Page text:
Well, up to a point. A look around the charity shops and second-hand markets of Southern Spain shows that in recent times there are fewer and fewer stalls dedicated to books. The worst phenomena that occur in UK publishing: Ghosted Celebrity Autobiography, 50 Kinds of Dire, Pastel-covered Chick Lit, all appear in microcosm on the few stalls that have books for sale alongside that broken toaster and a pre-flat-screen era TV. Some of these books look brand new. They may not even have been to the beach. DO a local pub-quiz and count the full marks awarded in the Literature round, if there is one. On the Costas themselves, count the red-tops on display next the stuffed donkeys and cheap flip flops. Your magical realist fable is going to be difficult to crowd fund here.

My advice: Start a book club and a Creative Writing group. The same people may be in both, but nothing ventured.

5. DO get properly connected.

Yes, I know you’ve got a computer. If you are not a social networking whiz, find someone who is. Join something like Ether Books or Jottify and get tweeting/Facebooking: become an e-mail pest and start annoying people into liking/reviewing/even buying your short-stories. These sites are about networking, the more people you can interest in what you’ve written the better.

My advice: Spend treble the time (at least) on marketing as on writing. It’s no good writing a ground-breaking novel if no-one reads it. You can be Jack Kerouac (15 years to get On the Road  published) or E L James. You decide.

Confession.

I haven’t done anything right. I am in the process of taking my own advice. We’ll see if it helps.

***

Ewan Lawrie lives in inland Southern Spain. He teaches English to a selection of bemused Hispano-phones and writes in his spare time. He has pieces published in various anthologies which actually have ISBNs! He has a novel which has been on the cusp of being ‘taken on’ for so long now he has written three quarters of a sequel. He is a member of too many writing sites and has won an occasional prize or two, when he can find something that has not already appeared on line to submit.

You can try Ewan’s attempt at self-publishing complete with eye-watering typesetting.

His unit-selling collection of short-stories ‘Please Allow Me’ can be found on Jottify.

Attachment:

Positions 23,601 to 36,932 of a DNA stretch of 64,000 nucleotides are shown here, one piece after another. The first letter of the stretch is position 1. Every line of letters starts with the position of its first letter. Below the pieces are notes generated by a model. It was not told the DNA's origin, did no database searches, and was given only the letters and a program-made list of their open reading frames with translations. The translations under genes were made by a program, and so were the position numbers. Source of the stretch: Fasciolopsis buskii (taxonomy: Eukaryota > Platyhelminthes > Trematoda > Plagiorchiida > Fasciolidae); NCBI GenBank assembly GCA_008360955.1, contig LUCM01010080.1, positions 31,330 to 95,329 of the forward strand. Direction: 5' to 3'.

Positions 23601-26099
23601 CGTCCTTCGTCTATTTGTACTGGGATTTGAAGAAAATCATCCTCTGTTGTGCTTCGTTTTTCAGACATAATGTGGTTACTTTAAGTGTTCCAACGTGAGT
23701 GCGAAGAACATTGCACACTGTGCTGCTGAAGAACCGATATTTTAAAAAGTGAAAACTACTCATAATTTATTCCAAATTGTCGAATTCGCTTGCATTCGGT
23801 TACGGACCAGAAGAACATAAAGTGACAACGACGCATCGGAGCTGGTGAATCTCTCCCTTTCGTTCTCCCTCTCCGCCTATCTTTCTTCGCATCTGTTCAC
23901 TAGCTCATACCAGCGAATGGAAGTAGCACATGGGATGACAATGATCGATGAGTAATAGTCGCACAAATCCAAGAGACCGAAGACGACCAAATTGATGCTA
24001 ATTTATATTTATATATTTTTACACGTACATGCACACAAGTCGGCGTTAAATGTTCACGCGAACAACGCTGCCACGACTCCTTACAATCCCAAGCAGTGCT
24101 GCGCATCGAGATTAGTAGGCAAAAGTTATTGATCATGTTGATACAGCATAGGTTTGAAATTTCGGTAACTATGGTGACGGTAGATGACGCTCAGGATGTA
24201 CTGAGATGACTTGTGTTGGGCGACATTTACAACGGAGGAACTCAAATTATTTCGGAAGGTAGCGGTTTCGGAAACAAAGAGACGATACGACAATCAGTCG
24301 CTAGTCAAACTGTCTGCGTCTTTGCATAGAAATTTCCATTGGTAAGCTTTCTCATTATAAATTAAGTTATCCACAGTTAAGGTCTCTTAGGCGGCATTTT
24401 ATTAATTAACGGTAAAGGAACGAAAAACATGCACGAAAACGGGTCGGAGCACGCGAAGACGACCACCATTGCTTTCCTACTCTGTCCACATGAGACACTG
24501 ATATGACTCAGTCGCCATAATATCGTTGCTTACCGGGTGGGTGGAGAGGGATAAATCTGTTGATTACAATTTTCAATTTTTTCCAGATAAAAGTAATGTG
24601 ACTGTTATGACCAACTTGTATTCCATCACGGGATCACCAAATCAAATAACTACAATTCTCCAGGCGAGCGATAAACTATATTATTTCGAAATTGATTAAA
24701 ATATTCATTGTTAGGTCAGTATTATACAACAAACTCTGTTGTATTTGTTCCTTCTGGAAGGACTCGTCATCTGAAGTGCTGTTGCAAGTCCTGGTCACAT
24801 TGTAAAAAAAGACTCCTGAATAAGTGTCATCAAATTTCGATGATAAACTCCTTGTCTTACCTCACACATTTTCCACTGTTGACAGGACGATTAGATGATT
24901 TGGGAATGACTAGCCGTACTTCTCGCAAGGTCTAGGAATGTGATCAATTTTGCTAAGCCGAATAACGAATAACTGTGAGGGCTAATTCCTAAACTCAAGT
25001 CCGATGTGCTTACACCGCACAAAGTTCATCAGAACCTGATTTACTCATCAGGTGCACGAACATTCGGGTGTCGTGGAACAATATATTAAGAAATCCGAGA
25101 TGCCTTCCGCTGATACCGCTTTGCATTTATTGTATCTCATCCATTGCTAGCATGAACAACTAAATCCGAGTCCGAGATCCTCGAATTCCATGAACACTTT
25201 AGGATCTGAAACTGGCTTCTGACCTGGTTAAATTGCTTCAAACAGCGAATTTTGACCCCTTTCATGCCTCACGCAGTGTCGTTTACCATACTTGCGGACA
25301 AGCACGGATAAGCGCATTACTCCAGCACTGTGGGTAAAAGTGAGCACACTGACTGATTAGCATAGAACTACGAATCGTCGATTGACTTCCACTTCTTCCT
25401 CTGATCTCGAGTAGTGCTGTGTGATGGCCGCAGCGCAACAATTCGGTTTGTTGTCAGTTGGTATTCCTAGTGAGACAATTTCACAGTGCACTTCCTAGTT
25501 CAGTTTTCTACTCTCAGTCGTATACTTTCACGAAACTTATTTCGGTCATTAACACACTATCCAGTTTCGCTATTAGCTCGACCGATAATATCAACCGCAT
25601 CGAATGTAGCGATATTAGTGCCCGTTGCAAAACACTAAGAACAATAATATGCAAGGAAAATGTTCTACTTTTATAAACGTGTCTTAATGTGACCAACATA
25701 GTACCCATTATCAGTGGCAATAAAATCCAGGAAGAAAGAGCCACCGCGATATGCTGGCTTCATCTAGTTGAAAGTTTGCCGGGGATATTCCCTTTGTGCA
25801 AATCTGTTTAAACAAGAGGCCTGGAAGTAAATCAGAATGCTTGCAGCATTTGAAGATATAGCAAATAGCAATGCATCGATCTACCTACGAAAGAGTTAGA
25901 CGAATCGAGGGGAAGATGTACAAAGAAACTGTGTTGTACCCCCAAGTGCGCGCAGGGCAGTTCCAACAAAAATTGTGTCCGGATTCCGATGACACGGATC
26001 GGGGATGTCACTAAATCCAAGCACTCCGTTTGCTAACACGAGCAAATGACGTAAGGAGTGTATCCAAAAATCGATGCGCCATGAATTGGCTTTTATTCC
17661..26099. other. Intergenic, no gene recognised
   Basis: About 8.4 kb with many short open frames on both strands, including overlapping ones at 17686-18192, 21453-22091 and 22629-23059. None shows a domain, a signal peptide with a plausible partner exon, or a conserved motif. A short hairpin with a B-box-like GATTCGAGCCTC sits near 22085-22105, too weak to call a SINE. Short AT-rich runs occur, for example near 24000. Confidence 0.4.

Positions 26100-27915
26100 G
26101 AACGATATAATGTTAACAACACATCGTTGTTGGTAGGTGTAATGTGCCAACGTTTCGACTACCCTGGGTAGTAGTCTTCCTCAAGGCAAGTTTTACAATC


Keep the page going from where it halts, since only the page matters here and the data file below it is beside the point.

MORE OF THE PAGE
He has several short-stories on Ether Books, if you are rich enough to have an I-Pad or I-Phone, some are free. Hunt in the drop-down menu of writers for Ewan Lawrie.

Ewan’s occasional blog.

(the blog owner reserves the right to disagree with some of the above)

On Thursday night I received an award at the first Ether Books Awards! Unfortunately I wasn’t able to get to the London ceremony, but it sounds as though it was a great evening with headaches the next day to prove it. I am delighted that The Beast Next Door has proved so popular with the e-reading public and hope it encourages readers to download some of my other stories via the free Ether App. Reality TV has also been in the top five paid downloads over the last few weeks, so please pop along and have a read.

Other news. I finally received a copy of Yorkshire Ridings Magazine in which my thousand-word murder/mystery story has been published. Unusually for me, I didn’t read the story wishing I could change at least one word in every sentence, so I have to report that I am pleased with it, especially not having written in that genre before. You can read the story here. Disregard the stray inverted comma at the beginning – it isn’t in my original document.

My other story that features The Strid is still getting around 70 visits a week because of the article a few months ago on Cracked.com about places most likely to murder you. It’s a fascinating article and The Strid came in third, so I feel justified in being haunted by it all my life.

The film of The Beast Next Door has now been cast and will go into production in the autumn, so that’s exciting too.  All this and Andy Murray in the Wimbledon Final as well! My cup overfloweth.

But now I must find a space in my trophy cabinet for my lovely Ether Award and instruct the downstairs maid to lick it clean every morning.

Good luck for tomorrow, Andy! I’ll be watching from behind the sofa.